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Your rights if you have a regulated tenancy

You may have a regulated tenancy if you moved in before 2 January 1989, and you rent from a private landlord or letting agent. If you’ve moved into a different home with the same landlord since the tenancy started, you should still have a regulated tenancy.

You have the right to a fair rent and strong protections against eviction.

If you live with your landlord, you will not have a regulated tenancy. You may have a Part VII contract if you moved in before 1989.

Contact a Shelter Scotland adviser to check your rights.

Your right to a fair rent

At any time during your tenancy, you can apply to have a fair rent registered. In the application, say how much you want the rent to be and give details about your home.

A rent officer will set a fair rent based on factors including:

  • the size and condition of your home

  • where your home is located

  • what is included in the rent, such as furniture or services

To make a decision, the rent officer may need to inspect your home and speak to both you and your landlord.

If your landlord wants to increase the rent, they have to follow the same process.

Once a fair rent has been registered

The rent is usually fixed for at least 3 years, unless either:

  • you and your landlord agree on a different rent amount in writing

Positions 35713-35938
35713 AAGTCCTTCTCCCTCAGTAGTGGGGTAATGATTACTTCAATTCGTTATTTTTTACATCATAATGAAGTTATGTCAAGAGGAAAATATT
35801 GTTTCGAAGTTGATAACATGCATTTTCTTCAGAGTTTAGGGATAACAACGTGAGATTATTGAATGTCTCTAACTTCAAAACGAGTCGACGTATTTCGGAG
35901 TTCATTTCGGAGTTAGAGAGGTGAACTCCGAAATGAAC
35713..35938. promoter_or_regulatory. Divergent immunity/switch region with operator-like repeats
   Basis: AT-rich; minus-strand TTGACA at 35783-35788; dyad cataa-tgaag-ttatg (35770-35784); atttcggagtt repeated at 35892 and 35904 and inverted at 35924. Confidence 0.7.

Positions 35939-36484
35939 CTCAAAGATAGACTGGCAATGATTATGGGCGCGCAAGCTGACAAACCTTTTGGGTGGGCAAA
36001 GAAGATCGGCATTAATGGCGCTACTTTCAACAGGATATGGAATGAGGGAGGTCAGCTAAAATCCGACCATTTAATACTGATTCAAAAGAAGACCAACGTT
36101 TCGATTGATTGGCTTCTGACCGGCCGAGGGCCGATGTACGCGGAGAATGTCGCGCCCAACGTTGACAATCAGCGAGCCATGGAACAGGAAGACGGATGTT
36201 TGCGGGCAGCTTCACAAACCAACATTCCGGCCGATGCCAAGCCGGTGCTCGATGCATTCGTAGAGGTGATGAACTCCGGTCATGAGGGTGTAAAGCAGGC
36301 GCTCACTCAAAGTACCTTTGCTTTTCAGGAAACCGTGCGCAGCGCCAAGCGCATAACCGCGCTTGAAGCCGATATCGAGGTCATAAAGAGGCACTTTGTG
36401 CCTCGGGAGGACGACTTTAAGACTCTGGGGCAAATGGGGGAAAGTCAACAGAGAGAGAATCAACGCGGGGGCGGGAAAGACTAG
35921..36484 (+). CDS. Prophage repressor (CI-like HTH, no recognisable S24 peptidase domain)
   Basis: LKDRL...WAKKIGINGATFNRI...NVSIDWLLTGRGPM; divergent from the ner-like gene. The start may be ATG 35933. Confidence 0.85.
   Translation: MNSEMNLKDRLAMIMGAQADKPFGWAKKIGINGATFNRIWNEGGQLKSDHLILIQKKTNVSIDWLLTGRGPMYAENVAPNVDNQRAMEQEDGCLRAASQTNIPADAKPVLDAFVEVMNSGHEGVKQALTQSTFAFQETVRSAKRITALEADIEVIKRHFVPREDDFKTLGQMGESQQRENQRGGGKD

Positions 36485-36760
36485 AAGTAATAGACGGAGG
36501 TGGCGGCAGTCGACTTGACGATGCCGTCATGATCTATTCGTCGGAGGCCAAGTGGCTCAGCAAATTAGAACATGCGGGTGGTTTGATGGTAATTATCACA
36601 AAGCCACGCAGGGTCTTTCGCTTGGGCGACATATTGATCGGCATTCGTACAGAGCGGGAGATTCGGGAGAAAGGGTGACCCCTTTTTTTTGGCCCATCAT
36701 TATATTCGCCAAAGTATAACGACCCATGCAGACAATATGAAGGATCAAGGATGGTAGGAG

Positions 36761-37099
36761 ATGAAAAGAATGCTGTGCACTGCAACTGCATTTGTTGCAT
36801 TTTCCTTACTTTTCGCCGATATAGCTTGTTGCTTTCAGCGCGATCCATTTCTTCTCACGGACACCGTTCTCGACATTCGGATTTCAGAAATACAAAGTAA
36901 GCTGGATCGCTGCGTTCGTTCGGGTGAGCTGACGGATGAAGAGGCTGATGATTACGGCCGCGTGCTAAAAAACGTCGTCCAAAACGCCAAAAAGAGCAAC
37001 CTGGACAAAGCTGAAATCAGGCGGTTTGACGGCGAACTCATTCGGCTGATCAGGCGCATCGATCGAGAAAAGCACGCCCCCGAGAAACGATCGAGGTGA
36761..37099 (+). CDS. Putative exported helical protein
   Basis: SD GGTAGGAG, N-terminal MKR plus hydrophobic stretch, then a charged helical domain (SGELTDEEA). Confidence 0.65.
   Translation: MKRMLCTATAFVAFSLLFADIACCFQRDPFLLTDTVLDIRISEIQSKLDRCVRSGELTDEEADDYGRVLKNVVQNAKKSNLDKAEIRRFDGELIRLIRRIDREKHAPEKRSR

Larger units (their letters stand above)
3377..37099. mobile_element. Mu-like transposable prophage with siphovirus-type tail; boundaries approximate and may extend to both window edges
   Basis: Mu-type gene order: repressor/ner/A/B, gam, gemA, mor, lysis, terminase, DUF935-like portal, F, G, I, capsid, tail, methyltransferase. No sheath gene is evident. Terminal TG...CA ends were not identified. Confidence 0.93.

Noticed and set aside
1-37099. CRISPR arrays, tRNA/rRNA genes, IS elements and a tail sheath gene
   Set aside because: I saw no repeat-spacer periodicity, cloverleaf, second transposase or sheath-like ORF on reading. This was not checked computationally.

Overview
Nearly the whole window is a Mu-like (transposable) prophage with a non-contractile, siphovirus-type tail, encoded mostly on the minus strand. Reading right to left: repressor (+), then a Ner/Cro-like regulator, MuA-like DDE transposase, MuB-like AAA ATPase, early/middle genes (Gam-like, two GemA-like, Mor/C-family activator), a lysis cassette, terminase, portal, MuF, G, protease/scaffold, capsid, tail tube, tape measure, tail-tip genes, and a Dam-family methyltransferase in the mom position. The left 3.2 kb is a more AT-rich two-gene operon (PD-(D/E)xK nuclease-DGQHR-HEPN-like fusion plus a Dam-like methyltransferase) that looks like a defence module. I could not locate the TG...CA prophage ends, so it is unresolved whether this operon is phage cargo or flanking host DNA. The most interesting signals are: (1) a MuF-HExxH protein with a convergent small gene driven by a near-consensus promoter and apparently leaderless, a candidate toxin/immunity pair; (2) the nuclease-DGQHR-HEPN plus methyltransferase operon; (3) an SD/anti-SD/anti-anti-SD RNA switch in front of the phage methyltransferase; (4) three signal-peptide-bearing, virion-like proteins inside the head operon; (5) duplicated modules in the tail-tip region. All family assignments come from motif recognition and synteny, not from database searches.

• you and your landlord make a new joint application to have a fair rent registered

  • you or your landlord make a new application because of a relevant change in circumstances, such as major repair work

After 3 years, if you or your landlord want to change the rent, either of you can make a new application.

Your responsibilities

Your tenancy agreement explains your responsibilities. These usually include:

  • paying your rent on time

  • taking care of the property and keeping it clean

  • reporting any repair problems and allowing access for repairs

  • not causing a nuisance to your neighbours

You may have other responsibilities. If you break any of the terms of your tenancy agreement, your landlord could try to evict you.

When and how your landlord can evict you

Your landlord cannot evict you without a valid reason. They need to follow the correct process and get an eviction order from the tribunal.

If you’re worried about eviction, check our advice on the eviction process.

If your landlord changes

Your regulated tenancy continues on the same terms if:

  • your landlord sells your home while you’re a tenant

  • your landlord dies and someone else inherits the property

Your new landlord cannot make you sign a new tenancy agreement. If they want you to leave, they must follow the correct eviction process.

If you need more advice

To understand your rights, or if your landlord tries to change your tenancy agreement, contact a Shelter Scotland adviser.

Last updated: 9 August 2022

Housing laws differ between Scotland and England.

This content applies to Scotland only.

Get advice if you're in England